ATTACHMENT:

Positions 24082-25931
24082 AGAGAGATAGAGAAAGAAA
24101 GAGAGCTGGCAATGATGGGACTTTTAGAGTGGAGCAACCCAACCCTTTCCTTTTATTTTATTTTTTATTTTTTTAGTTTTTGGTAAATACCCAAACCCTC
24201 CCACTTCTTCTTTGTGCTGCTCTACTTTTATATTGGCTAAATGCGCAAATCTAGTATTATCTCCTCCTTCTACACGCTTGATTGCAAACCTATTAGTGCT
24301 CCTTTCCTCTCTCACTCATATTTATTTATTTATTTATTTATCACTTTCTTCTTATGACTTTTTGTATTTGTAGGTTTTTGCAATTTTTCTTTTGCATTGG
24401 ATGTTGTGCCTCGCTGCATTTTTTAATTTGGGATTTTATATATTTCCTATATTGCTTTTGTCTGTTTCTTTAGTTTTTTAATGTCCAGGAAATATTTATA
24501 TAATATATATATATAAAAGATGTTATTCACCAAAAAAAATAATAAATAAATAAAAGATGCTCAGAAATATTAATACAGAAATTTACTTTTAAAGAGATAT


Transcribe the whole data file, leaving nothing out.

Positions 24082-25931
24082 AGAGAGATAGAGAAAGAAA
24101 GAGAGCTGGCAATGATGGGACTTTTAGAGTGGAGCAACCCAACCCTTTCCTTTTATTTTATTTTTTATTTTTTTAGTTTTTGGTAAATACCCAAACCCTC
24201 CCACTTCTTCTTTGTGCTGCTCTACTTTTATATTGGCTAAATGCGCAAATCTAGTATTATCTCCTCCTTCTACACGCTTGATTGCAAACCTATTAGTGCT
24301 CCTTTCCTCTCTCACTCATATTTATTTATTTATTTATTTATCACTTTCTTCTTATGACTTTTTGTATTTGTAGGTTTTTGCAATTTTTCTTTTGCATTGG
24401 ATGTTGTGCCTCGCTGCATTTTTTAATTTGGGATTTTATATATTTCCTATATTGCTTTTGTCTGTTTCTTTAGTTTTTTAATGTCCAGGAAATATTTATA
24501 TAATATATATATATAAAAGATGTTATTCACCAAAAAAAATAATAAATAAATAAAAGATGCTCAGAAATATTAATACAGAAATTTACTTTTAAAGAGATAT